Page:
The first time I saw Kelly Hogan, she was onstage with Neko Case at Bimbo's. As a rabid Neko Case fan, I had already heard the smooth syrup of Hogan's voice doing backup duty on Blacklisted and other recordings. I recognized her when I saw her, and I even knew she had a dirty mind, from scouring the backwater Internet country-music-girl interview archives. But I still wasn't prepared.
In a technical sense, Hogan's voice belongs to a different realm than Case's -- you wouldn't want to compare Exene Cervenka to Jessye Norman. But there they were onstage together, and I couldn't help but notice that Kelly Hogan can sing circles around Neko Case. This is mostly a moot point (see above), but damned if it's not true, and that's saying a lot.
Like most of the Bloodshot Records gang, Hogan got bored with punk sometime in the 1990s and turned to country. She mined its self-destructive, problem-with-authority past for material and ignored contemporary Nashville's crappy hick-pop. On albums like Beneath the Country Underdog and Because It Feel Good, she paid critically acclaimed homage to the likes of Johnny Paycheck and the Statler Brothers.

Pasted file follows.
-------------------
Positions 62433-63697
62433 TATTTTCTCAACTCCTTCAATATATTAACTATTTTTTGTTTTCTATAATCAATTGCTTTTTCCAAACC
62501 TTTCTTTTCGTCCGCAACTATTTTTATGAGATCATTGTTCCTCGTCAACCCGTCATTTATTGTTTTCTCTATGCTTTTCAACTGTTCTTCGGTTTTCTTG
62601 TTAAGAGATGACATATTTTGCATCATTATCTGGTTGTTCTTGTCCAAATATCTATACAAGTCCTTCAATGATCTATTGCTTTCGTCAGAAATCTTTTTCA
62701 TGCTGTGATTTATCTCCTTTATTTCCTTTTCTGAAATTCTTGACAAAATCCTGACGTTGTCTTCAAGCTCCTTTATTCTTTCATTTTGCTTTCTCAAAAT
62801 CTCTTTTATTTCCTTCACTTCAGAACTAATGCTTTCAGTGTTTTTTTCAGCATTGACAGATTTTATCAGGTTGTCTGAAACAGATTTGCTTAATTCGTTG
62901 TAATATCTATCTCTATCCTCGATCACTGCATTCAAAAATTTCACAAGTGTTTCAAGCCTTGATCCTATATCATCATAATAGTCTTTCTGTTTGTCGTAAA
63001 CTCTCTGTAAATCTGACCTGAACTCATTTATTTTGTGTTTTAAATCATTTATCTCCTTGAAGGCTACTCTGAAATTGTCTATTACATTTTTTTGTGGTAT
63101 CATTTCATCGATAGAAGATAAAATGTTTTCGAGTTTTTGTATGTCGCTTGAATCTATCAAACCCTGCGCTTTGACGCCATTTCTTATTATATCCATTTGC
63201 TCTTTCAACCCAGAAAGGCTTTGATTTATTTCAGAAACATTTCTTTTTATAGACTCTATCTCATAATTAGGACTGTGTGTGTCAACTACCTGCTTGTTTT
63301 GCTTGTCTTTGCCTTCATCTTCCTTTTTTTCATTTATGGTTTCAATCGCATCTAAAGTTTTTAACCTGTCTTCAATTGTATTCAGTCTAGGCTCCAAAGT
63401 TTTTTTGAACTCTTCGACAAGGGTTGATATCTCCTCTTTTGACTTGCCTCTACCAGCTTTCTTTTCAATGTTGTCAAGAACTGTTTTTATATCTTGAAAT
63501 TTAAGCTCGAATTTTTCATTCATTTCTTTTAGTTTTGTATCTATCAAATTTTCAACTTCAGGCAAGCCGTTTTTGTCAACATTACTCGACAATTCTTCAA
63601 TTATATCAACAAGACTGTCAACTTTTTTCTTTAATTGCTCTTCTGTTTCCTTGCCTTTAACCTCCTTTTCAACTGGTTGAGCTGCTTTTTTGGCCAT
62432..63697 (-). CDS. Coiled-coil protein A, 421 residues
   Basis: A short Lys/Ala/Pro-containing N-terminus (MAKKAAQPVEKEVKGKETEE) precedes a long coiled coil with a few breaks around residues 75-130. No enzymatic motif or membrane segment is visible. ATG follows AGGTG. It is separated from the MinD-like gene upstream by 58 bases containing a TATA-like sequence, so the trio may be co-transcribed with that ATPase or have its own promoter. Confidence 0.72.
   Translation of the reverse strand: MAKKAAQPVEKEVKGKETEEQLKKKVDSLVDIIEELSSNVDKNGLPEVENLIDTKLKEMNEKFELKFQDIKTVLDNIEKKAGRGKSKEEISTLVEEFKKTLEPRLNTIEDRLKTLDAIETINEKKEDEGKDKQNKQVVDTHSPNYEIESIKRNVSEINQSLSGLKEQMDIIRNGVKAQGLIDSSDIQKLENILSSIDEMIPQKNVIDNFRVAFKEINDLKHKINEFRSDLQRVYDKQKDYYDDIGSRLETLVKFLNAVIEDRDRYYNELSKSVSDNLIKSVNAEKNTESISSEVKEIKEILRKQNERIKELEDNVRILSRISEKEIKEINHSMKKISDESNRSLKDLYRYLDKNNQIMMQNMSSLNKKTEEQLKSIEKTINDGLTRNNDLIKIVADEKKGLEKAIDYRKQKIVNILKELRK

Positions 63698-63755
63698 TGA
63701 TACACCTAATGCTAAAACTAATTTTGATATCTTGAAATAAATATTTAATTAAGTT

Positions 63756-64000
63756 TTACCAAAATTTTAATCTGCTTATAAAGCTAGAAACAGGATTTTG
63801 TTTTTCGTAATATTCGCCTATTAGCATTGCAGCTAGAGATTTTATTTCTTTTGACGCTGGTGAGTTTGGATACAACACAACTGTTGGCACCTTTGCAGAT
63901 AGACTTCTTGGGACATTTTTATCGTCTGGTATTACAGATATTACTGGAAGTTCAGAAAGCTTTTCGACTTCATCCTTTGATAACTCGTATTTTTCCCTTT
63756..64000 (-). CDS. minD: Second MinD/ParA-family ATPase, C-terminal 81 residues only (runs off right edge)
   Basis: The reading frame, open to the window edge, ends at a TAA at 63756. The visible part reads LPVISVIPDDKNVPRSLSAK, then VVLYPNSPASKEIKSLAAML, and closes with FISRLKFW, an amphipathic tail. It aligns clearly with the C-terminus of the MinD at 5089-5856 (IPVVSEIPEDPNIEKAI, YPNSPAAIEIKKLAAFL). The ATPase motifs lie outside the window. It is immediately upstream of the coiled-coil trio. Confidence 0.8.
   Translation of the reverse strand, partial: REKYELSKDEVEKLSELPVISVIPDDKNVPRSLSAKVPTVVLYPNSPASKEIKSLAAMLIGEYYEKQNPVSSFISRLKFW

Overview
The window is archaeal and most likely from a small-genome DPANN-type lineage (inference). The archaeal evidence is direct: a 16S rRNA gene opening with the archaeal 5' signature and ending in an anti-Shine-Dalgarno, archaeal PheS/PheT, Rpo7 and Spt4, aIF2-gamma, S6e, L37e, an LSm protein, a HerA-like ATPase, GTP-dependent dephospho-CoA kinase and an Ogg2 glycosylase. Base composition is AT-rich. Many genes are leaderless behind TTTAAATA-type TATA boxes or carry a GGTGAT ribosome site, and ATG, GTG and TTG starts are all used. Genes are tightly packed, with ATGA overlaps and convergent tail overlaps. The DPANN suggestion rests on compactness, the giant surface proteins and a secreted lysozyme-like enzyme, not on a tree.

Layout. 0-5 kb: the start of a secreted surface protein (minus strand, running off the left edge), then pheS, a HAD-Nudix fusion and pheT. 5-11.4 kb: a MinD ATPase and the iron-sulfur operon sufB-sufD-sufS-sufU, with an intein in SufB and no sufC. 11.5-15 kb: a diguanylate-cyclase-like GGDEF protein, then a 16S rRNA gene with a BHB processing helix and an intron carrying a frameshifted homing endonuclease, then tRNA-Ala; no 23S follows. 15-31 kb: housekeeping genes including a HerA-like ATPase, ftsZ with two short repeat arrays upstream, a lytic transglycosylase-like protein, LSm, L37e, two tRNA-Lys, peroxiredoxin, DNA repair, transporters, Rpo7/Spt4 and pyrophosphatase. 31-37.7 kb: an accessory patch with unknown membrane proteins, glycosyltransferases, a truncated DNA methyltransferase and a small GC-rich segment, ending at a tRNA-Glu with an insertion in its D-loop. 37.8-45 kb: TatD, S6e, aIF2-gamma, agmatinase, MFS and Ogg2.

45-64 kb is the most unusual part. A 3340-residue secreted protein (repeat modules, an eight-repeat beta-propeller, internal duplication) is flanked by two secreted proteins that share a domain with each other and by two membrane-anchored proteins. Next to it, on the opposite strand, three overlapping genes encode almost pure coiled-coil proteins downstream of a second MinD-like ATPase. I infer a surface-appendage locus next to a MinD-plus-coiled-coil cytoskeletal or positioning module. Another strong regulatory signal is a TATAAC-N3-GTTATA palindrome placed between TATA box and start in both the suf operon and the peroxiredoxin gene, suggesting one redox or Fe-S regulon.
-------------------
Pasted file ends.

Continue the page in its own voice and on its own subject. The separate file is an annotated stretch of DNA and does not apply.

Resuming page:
August 29 at 8:30 p.m.
Admission is $12-14
Something sets her apart from the crowd, though: Country music is a lot like punk in that anyone can play it and most people can sound OK at it after a while. But if you have actual talent, country music gives you a better chance to show it off, and Hogan's instrument, like I said, kicks most other singers' asses -- hard.
Think Patsy Cline, because that's what came to my mind back at Bimbo's. "Holy shit," I thought, "a lady could do anything with a voice like that. Somebody get me Owen Bradley on the line." Cline's producer famously invented a new way to arrange country music just so people could hear her better; this would be entirely appropriate for Hogan. Screw DIY production scruff: Let us hear every breath, every throb, every note, even more.